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Graham Stuart: Lessons we can learn about building Britain’s next generation of teachers

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TODAY, the House of Commons Education Committee that I chair comes to York to meet students and pupils, parents and teachers to hear what they consider to be the key issues in attracting, training and retaining the best possible teachers.

There’s nothing more important than the quality of teaching when it comes to raising standards for our children. Great teachers inspire all children to learn and make a particular difference to the progress of weaker performers.

One study from the United States showed that students who were given high performing teachers for three consecutive years achieved 50 percentage points higher in exams than a comparable student who had lower performing teachers.

Research from New Zealand makes it clear that, aside from the characteristics of students themselves, teachers are the single biggest influence on student achievement, accounting for 30 per cent of the variance between high and low performers.

Sutton Trust research shows that the effects of high-quality teaching are especially significant for pupils from disadvantaged backgrounds: over a school year, these pupils gain one and a half years’ worth of normal learning with very effective teachers, compared with just half a year’s worth with poorly performing teachers. In other words, for low income pupils the difference between a good teacher and a bad teacher is a whole year’s learning.

That’s why we are so keen to get out of Westminster and hear directly from local people and professionals on the front line how we can attract the right people into teaching and then help them be the best they can be. As a Yorkshire MP, it’s a particular pleasure to bring the Committee here and find out about the best practice in the county.

Select committees exist to scrutinise everything the Government does within a particular policy area – in our case, childhood, education and young people.

Committees are cross-party, which means we deliberately put political battles aside and spend our time looking closely at the evidence of what works, and – perhaps more often – what doesn’t.

We look into a range of topics, gather written and oral evidence and produce reports that can and often do directly impact on government policy.

So far in our inquiry, we’ve taken evidence from academics, governors, unions, training providers, and of course from young people and teachers.

One of the key things we’ve established is that investment in teachers is about a lot more than just how much we pay them – though this clearly matters. Some of the world’s best-performing schools systems – like Singapore – don’t actually pay their teachers very differently from the UK.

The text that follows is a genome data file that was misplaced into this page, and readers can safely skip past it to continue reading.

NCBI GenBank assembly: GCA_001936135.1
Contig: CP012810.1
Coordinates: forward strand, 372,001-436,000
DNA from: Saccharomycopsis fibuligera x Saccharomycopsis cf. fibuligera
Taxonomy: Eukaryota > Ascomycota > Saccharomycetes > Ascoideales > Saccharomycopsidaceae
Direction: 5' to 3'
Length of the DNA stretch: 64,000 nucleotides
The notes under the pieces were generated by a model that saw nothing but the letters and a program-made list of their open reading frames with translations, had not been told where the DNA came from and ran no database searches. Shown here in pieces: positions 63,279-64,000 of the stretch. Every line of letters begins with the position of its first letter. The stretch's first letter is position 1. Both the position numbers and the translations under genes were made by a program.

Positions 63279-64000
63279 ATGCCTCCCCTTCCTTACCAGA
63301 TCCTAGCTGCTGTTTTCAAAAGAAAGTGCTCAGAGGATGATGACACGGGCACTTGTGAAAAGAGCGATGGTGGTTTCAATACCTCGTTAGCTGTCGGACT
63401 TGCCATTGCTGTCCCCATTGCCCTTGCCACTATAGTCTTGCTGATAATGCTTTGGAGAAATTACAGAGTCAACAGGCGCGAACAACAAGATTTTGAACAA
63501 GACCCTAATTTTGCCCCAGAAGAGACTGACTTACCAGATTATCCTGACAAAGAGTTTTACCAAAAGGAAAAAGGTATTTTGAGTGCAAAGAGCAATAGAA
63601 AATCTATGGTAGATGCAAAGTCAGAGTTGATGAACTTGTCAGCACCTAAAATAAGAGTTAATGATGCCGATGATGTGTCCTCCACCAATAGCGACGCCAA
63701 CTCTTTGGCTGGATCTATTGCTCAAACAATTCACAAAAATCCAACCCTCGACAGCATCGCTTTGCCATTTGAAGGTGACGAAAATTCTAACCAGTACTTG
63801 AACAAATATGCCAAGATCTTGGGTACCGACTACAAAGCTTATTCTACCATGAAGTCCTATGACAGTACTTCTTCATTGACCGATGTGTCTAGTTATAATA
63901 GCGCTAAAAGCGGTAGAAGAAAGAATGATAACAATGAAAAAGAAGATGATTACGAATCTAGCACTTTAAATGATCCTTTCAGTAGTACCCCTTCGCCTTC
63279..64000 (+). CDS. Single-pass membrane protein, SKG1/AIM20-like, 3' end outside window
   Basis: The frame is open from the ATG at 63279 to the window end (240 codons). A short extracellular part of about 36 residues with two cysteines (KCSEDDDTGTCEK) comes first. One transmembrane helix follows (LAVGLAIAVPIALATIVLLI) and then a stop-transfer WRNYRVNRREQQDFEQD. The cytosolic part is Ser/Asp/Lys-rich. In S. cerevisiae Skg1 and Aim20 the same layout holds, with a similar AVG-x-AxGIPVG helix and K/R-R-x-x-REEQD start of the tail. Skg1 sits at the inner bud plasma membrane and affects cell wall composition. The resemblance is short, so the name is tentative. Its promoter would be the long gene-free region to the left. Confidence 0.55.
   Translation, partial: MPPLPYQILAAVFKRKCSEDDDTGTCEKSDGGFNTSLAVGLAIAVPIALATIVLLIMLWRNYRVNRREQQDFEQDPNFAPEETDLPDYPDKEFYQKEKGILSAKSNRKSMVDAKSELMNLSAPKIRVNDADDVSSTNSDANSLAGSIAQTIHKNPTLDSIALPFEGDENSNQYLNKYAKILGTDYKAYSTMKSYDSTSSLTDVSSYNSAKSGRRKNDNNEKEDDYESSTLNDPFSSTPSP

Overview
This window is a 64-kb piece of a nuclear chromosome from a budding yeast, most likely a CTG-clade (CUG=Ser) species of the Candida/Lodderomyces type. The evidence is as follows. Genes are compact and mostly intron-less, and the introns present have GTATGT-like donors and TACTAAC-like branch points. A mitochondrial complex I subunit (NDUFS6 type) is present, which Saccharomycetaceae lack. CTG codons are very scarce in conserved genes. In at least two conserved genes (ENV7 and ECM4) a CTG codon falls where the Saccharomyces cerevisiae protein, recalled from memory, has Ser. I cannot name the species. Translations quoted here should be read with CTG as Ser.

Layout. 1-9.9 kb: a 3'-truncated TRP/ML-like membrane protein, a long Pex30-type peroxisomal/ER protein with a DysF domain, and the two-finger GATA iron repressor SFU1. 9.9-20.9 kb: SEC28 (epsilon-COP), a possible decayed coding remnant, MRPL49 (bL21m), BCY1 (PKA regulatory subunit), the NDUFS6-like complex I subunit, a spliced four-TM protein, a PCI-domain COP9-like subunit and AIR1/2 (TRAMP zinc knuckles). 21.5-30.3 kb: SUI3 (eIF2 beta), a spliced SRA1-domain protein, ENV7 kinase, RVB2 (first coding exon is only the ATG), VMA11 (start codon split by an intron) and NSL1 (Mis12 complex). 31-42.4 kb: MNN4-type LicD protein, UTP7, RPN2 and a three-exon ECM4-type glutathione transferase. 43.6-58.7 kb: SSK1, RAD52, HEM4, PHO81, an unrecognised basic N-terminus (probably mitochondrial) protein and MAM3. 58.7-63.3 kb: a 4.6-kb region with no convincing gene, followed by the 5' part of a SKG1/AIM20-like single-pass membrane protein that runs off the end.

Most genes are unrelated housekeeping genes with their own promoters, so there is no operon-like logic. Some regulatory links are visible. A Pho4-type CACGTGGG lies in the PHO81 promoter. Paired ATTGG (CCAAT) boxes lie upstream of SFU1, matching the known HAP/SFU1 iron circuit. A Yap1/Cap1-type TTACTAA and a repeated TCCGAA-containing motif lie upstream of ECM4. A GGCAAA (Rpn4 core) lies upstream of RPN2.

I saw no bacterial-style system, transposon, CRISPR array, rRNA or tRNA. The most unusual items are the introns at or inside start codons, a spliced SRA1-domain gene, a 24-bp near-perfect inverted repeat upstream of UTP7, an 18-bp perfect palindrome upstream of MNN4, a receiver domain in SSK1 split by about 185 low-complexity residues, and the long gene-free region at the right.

Yet in Singapore teachers are held in such high esteem that people compete to be one. Why? Partly, we think, because there is a proper career structure for classroom teachers – which union leader Mary Bousted tells us simply doesn’t exist here. Also, because they enjoy serious, high-quality professional development opportunities – something a lot of people have told us needs to be improved in England.

Another key issue is what qualities make an outstanding teacher? The Government is putting increased emphasis on the academic background of potential teachers, and won’t be providing bursaries for trainees with weak degrees.

While there is clearly strong support for this approach, we are concerned that some people might make brilliant teachers but, for whatever reason, do not have a really great academic UK degree.

For example, they might have trained abroad, or gained subject knowledge through another career or through practical experience instead. Lots of pupils have told us that being able to communicate well, being tolerant and being understanding and imaginative are often just as important as knowing a subject thoroughly well.

At the moment, the vast majority of teachers train in partnerships run by a university – like the student teachers we’ll be meeting from York and York St John Universities, and Leeds Trinity on part of our visit today. The Government has meanwhile decided it wants much more training to be managed and delivered by schools.

For fairly obvious reasons, there are lots of advantages to having as much practical training as possible, but there are clearly also advantages to university training too – such as the opportunity to learn from subject experts. What is more, Ofsted argues that, in general, university teacher training is still of better quality. So the picture is far from crystal clear.

As a committee, we’re keen to hear as many different perspectives as possible – that’s why we organised a recent Twitter conversation about what to ask the Secretary of State when he appeared before us recently (see www.parliament.uk/education-committee). Today , after the formal evidence session, we are holding a question and answer session with the audience. Please come to the Guildhall: we’d love to hear from you.

 

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